Survey finds 'accountability gap' among execs dealing with cybersecurity

Survey finds ‘accountability gap’ widens as execs don’t feel responsible for cyberattacks.
Survey finds ‘accountability gap’ widens as execs don’t feel responsible for cyberattacks.

The cybersecurity “accountability gap” is growing as 40 percent of executives admitted they didn't feel responsible for the impact of a cyberattack and a lack of understanding concerning cybersecurity could be a contributing factor, according to a study commissioned by endpoint security firm Tanium and the NASDAQ.

The Accountability Gap: Cybersecurity and Building a Culture of Responsibility asked 1,530 non-executive directors, C-level executives, Chief Information Officers, and Chief Information Security Officers from around the world.

“Executives generally don't feel they have an important role in information security, believing it to be a problem for their IT and security teams.” Tanium Chief Security Officer David Damato said in comments emailed to SCMagazine.com.

He went on to say that cybersecurity should be something for which all executives feel responsible.

The survey found that more than 90 percent of corporate executives said they cannot read a cyber security report and are not prepared to handle a major attack.

In addition, the report found only 10 percent respondents agreed that they are regularly updated with information about the types of cybersecurity threats to their business.

The survey found only 9 percent said their systems were updated regularly in response to new cyber threats.

To help executives gain better insight to the cybersecurity of their firms, Damato said they should be “armed with meaningful metrics and educated on how to interpret this information” to ensure they can assess cyber security risk as easily as they can assess financial risks.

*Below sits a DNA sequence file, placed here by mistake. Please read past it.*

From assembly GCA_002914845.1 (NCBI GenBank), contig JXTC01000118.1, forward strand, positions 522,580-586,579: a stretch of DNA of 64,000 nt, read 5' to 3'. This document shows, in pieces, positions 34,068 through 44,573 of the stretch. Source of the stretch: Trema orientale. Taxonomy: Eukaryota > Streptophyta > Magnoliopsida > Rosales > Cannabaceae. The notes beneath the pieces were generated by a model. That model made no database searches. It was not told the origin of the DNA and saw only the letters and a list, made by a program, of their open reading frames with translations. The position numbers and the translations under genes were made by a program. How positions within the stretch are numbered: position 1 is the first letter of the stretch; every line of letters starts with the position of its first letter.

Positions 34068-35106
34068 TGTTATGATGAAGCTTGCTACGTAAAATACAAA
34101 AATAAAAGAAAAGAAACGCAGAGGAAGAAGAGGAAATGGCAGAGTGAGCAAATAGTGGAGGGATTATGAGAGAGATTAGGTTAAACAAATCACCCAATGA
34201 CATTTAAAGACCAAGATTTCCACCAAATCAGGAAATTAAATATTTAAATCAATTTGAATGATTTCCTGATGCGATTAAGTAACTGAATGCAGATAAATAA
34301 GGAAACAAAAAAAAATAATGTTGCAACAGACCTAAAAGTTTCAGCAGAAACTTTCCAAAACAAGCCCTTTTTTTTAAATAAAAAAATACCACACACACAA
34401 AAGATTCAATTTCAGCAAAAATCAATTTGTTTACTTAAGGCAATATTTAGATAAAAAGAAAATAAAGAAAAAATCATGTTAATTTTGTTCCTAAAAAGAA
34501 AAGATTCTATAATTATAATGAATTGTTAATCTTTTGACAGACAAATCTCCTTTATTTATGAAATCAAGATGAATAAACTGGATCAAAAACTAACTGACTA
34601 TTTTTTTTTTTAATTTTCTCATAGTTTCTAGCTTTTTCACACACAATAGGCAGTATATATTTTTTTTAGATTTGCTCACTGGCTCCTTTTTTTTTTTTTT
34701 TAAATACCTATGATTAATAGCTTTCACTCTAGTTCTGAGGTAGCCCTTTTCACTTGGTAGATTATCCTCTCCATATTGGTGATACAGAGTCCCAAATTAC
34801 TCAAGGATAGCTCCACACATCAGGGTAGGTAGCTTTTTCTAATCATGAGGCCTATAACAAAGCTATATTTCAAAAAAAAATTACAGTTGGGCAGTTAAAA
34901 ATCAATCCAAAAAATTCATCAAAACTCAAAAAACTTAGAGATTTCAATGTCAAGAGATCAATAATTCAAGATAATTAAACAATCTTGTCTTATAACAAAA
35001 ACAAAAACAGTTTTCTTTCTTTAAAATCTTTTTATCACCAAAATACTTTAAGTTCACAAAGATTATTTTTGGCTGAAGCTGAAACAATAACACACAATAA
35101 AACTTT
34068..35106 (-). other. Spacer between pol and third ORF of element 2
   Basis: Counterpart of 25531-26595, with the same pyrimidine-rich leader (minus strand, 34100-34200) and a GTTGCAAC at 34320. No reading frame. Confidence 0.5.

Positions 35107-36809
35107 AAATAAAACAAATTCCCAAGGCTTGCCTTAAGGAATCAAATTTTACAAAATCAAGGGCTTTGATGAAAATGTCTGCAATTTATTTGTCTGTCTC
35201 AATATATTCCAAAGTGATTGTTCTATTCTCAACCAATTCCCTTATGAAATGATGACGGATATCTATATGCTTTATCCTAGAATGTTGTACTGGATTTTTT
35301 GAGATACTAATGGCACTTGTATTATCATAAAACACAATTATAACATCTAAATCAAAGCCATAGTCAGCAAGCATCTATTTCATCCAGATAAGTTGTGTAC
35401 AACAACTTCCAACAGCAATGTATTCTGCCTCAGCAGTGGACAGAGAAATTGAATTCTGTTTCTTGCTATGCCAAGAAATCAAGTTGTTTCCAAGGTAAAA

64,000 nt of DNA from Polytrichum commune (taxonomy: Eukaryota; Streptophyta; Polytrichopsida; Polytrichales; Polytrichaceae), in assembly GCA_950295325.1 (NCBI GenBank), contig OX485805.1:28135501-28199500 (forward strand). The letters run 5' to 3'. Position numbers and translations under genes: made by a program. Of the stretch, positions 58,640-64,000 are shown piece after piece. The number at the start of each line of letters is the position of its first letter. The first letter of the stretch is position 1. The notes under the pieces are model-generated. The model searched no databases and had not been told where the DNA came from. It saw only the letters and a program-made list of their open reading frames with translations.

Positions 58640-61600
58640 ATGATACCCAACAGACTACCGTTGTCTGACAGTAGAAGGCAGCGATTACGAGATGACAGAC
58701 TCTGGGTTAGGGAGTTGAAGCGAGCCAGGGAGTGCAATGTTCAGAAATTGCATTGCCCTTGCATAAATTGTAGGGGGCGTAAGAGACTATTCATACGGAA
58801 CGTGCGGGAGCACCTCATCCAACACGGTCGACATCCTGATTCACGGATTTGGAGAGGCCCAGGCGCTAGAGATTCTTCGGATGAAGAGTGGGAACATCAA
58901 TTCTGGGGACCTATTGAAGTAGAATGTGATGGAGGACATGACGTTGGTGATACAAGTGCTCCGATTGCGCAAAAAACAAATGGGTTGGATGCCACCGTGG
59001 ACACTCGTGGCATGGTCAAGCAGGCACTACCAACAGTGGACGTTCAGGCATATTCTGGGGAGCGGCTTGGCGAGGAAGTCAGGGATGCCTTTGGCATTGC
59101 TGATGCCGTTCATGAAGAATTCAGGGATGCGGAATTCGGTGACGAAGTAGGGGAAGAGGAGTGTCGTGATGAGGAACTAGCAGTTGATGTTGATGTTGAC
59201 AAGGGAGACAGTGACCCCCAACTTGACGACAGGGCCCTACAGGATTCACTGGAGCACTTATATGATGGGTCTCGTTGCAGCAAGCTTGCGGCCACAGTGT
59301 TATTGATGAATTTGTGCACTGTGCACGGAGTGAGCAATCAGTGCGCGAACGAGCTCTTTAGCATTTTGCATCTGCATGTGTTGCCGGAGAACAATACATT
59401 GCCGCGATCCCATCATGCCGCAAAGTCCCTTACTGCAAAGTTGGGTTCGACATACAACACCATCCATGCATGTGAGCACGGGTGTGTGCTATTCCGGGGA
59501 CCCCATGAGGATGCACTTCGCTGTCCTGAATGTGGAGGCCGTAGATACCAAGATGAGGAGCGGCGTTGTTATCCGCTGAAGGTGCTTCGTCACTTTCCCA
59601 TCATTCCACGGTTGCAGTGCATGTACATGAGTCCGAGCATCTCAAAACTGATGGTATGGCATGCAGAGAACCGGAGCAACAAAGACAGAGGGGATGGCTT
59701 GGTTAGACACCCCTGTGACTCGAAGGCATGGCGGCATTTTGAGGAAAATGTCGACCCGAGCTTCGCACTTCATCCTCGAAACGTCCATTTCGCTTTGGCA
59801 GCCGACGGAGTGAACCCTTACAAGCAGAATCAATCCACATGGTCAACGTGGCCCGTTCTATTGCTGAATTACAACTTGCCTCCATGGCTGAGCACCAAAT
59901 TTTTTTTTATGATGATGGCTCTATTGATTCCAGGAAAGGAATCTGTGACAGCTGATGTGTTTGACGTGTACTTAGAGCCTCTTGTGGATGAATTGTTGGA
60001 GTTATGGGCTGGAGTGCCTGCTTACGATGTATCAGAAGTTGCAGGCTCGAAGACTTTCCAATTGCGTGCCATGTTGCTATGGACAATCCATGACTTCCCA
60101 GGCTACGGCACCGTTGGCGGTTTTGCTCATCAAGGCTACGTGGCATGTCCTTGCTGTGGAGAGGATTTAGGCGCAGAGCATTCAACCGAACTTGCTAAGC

Unfortunately, many of the executives have a false sense of security and aren't even working to mend the accountability gap that this creates as many aren't even aware the gap exists, Damato said.

The study also found that 98 percent of the high vulnerable executives, which the report defines as those with a low awareness  of the actions required to obtain good cybersecurity posture, are not confident their organization tracks all devices and users on their system at all times and 87 percent of that same group of executives also noted that they did not consider their anti-malware solutions or patches to be current.

Damato said the general public has the perception that basic security measures have been achieved “while in reality, companies with a high or moderate risk of a breach are unable to execute on even these fundamental aspects of information security.”

In order to reduce organizations' vulnerability and close the accountability gap researchers recommend that firms educate the entire staff, starting with the board on cybersecurity issues “and innovate continuously with cybersecurity in mind.”

“Open communication and accountability at all levels is key to a successful culture of responsibility, and these actions can serve as a north star for developing a holistic security posture that ensures your people, processes, and technology are set up for success,” the study said.

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